The Brain Science Behind Helping Your Children Thrive in Home Education

The brain science behind helping your children thrive in home education.

brain science in education

Photo by Josh Riemer on Unsplash

The COVID-19 pandemic kept everyone home for a while in 2020 and 2021. However, many parents still balk at the idea of full-time home education for their children. Helping kids thrive outside typical public or private classrooms might seem challenging, but it isn’t insurmountable. Here’s how to help them do well in a home education environment.

Don’t worry about your education

Parents’ most common arguments against home education concern their education — or lack thereof. However, formal education is not needed for homeschooling. Students in home education programs score consistently higher on academic standardized tests than their public-school peers, regardless of the parent’s educational level or certifications. 

Create an inquiry-based learning environment

Asking questions isn’t strictly discouraged in a public school environment, but there is little to no wiggle room for following those lines of inquiry or the interest they provoke. Traditional lesson plans are designed linearly, with everyone moving from point A to point B at more or less the same speed. 

Some parents may stick to a standard curriculum, but there is no reason to restrict yourself or your children to those boundaries. Nothing is stopping you from chasing those interests and, in doing so, creating a life-long love of learning. This happens because curiosity causes an increase in activity in the hippocampus, the part of the brain responsible for creating memories. You encourage your children to follow their passions and learn things they’re interested in, and you’re also employing a biological hack to ensure they remember those lessons. 

Cater to different learning styles

Most public education relies on a reading and writing learning style, and as studies have repeatedly shown throughout the last few decades, those aren’t the only ways people learn. There are four primary types of learning styles and four others that have begun to gain some momentum in recent years. The first is: 

  • Visual: These learners do best when they take in new information visually, through maps, graphs, diagrams, charts, etc.
  • Auditory: These learners do best when the information is heard or spoken. They thrive in lecture halls and learn well from audiobooks.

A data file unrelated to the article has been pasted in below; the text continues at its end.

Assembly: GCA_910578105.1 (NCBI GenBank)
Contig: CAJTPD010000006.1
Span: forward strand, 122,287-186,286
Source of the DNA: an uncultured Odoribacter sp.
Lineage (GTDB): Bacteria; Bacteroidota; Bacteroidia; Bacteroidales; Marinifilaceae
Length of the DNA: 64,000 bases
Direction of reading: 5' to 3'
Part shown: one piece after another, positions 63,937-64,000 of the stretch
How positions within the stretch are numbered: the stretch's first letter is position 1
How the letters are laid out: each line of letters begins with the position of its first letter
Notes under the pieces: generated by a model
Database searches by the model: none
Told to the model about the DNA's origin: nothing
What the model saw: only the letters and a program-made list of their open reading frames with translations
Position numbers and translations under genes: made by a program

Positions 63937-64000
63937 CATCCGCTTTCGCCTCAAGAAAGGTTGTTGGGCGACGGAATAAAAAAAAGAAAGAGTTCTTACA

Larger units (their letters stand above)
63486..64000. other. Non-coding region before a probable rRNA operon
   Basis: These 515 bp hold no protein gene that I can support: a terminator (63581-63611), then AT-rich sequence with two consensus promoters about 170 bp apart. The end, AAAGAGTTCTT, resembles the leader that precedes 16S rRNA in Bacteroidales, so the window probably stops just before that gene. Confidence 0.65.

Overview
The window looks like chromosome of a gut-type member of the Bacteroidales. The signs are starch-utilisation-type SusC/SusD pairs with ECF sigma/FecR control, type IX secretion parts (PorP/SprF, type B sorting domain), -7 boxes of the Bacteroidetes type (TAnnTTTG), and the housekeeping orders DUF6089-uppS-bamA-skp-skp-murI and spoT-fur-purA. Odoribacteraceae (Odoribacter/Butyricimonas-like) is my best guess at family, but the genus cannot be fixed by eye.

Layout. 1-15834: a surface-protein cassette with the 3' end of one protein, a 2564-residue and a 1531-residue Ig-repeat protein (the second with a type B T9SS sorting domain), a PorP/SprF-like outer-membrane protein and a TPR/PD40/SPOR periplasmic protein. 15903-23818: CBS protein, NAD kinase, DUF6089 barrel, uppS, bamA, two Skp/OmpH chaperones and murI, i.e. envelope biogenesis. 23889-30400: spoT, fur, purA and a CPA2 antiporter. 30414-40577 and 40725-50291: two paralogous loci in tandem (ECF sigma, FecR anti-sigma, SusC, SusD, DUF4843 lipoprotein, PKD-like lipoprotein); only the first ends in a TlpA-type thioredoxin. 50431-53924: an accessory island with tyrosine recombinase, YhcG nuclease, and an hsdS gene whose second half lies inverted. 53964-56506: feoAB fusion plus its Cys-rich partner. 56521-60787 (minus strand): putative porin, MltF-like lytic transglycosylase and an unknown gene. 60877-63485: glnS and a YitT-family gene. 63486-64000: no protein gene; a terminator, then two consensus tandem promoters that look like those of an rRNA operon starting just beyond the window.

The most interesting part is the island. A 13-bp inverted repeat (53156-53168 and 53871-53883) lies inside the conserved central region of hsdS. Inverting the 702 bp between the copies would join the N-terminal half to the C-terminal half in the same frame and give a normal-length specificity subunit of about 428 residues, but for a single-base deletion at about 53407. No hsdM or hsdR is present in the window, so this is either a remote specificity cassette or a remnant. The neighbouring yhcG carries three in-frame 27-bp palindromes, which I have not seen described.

• Reading and writing: These learners do best when they can read or write the information.
  • Kinesthetic: These learners do best when they can be hands-on.

Other types of learning styles include: 

  • Logical or analytical learners
  • Social or linguistic learners
  • Solitary learners
  • Nature learners

Some studies suggest that there could be as many as 170 learning styles. Home education allows you to better understand your child’s abilities and help them thrive by catering to them. 

Help children with special needs

Traditional public schools have to provide an education to everyone, but that doesn’t mean they’re prepared or equipped to meet every student’s needs. A child who uses a wheelchair or other mobility aid may not be able to easily navigate the campus on their own. Kids with ADHD may be brilliant but unable to sit still long enough to focus on the lesson, so they get labeled as a problem. 

Home education is ideal in these situations. It’s much easier to create an educational plan that caters to each child’s needs than to fight with a public school system to get an IEP or 504 and then struggle every step of the way to get needed accommodations. 

Focus on socialization

Socialization is one of the most significant talking points regarding home education, but it is rarely a problem. Besides, how often were you told to stop talking in public school or that you weren’t there to socialize? 

Home education programs are perfect avenues for ensuring your children are well-socialized with people of all ages rather than just those in their age bracket. Studies show they often have better social, emotional, and psychological development skills than their traditionally educated peers. 

If you’re concerned about your home-educated child’s social skills, one easy solution is to get out of the house more often. Look into field trips in your area. These don’t always have to require spending money. 

You may also find that typical tourist attractions like trampoline parks or outdoor adventure activities will have homeschool days during the school year. These may be gimmicks to bring in business during what would otherwise be an off-peak season. However, they can also be excellent opportunities to improve your child’s socialization skills and get out of the house during the day.

Looking forward

Roughly 2 million parents home-educated their children before the pandemic. In the 2020-2021 school year, that number jumped to 3.7 million. Home education is one of the educational options available for parents in the U.S. and worldwide, so you should embrace it if it works for you and your kids. 

Leave a Reply